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I simply need to get the match from a regular expression:

$ cat myfile.txt | SOMETHING_HERE "/(\w).+/"

The output has to be only what was matched, inside the parenthesis.

Don't think I can use grep because it matches the whole line.

Please let me know how to do this.

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5 Answers 5

Use the -o option in grep.

Eg:

$ echo "foobarbaz" | grep -o 'b[aeiou]r'
bar
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1  
Good grief... Do you have any idea how many times I wrestled with sed backreferences to do that? –  Insyte Aug 6 '09 at 17:36
6  
The o option to grep/egrep returns only what matched the entire regular expression, not just what is in () like he asked for. –  Kyle Brandt Aug 6 '09 at 17:59
1  
However, that is a very good thing to know anyways :-) –  Kyle Brandt Aug 6 '09 at 18:00
1  
@KyleBrandt: To match only one part (e.g.: the parenses) it's possible to mark the rest with a look ahead or look behind: (?<= ) and (?= ) –  DrYak Jan 20 at 13:09

If you want only what is in the parenthesis, you need something that supports capturing sub matches (Named or Numbered Capturing Groups). I don't think grep or egrep can do this, perl and sed can. For example, with perl:

If a file called foo has a line in that is as follows:

/adsdds      /

And you do:

perl -nle 'print $1 if /\/(\w).+\//' foo

The letter a is returned. That might be not what you want though. If you tell us what you are trying to match, you might get better help. $1 is whatever was captured in the first set of parenthesis. $2 would be the second set etc.

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I was just trying to match what is in parenthesis. Seems like passing it to a perl or a php script might be the answer. –  Alex L Aug 6 '09 at 18:01

This will accomplish what you are requesting, but I don't think it is what you really want. I put the .* in the front of the regex to eat up anything before the match, but that is a greedy operation, so this only matches the penultimate \w character in the string.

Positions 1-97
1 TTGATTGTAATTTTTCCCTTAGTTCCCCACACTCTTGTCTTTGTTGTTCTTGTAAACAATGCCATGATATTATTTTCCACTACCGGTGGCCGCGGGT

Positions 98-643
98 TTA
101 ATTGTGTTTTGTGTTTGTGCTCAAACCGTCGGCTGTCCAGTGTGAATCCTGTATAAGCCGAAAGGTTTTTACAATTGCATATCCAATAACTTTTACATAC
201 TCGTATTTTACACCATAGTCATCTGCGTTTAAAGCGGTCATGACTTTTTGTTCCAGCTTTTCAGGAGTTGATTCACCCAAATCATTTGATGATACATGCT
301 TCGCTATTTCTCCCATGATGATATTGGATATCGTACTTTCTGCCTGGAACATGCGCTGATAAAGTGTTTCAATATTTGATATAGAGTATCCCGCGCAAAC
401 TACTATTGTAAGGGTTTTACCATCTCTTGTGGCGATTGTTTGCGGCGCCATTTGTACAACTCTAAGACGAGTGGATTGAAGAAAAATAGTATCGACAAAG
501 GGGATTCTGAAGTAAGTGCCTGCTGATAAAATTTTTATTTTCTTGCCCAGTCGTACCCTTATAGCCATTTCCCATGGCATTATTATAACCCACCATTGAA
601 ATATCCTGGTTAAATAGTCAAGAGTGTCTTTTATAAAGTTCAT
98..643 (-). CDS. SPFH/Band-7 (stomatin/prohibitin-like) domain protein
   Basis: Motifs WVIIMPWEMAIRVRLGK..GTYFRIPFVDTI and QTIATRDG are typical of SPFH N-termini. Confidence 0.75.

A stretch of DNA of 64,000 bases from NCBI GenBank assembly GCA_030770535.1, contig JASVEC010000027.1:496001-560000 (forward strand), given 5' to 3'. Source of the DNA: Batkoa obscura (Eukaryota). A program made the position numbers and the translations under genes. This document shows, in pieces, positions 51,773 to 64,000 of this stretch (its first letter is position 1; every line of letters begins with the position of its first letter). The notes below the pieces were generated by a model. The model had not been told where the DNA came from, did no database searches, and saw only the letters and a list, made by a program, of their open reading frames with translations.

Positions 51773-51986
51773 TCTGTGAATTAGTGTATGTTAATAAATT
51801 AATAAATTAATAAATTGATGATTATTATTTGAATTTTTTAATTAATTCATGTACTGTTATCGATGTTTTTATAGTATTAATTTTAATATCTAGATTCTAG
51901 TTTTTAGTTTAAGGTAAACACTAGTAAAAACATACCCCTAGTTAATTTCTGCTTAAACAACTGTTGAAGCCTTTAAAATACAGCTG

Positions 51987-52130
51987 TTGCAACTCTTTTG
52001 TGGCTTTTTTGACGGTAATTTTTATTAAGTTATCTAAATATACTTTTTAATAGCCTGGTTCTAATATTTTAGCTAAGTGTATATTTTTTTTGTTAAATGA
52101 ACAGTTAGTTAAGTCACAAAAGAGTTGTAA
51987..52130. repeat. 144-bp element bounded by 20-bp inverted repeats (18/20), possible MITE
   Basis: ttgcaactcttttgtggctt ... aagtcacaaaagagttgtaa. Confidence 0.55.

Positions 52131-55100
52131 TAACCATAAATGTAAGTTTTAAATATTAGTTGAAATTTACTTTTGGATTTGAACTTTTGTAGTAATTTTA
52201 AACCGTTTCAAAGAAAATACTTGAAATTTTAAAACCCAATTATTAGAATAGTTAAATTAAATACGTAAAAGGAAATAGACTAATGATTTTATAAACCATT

Note that you need to escape the parens and the +.

sed 's/.*\(\w\).\+/\1/' myfile.txt
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2 Things:

  • As stated by @Rory, you need the -o option, so only the match are printed (instead of whole line)
  • In addition, you neet the -P option, to use Perl regular expressions, which include useful elements like Look ahead (?= ) and Look behind (?<= ), those look for parts, but don't actually match and print them.

If you want only the part inside the parensis to be matched:

grep -oP '(?<=\/\()\w(?=\).+\/)' myfile.txt

if file contains the sting /(a)5667/, grep will print 'a', because:

  • /( are found by \/\(, but because they are in a look-behind (?<= ) they are not reported
  • a is matched by \w and is thus printed (because of -o )
  • )5667/ are found b< \).+\/, but because they are in a look-ahead (?= ) they are not reported
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Because you tagged your question as bash in addition to shell, there is another solution beside grep :

Bash has its own regular expression engine since version 3.0, using the =~ operator, just like Perl.

now, given the following code:

#!/bin/bash
DATA="test <Lane>8</Lane>"

if [[ "$DATA" =~ \<Lane\>([[:digit:]]+)\<\/Lane\> ]]; then
        echo $BASH_REMATCH
        echo ${BASH_REMATCH[1]}
fi
  • Note that you have to invoke it as bashand not just sh in order to get all extensions
  • $BASH_REMATCH will give the whole string as matched by the whole regular expression, so <Lane>8</Lane>
  • ${BASH_REMATCH[1]} will give the part matched by the 1st group, thus only 8
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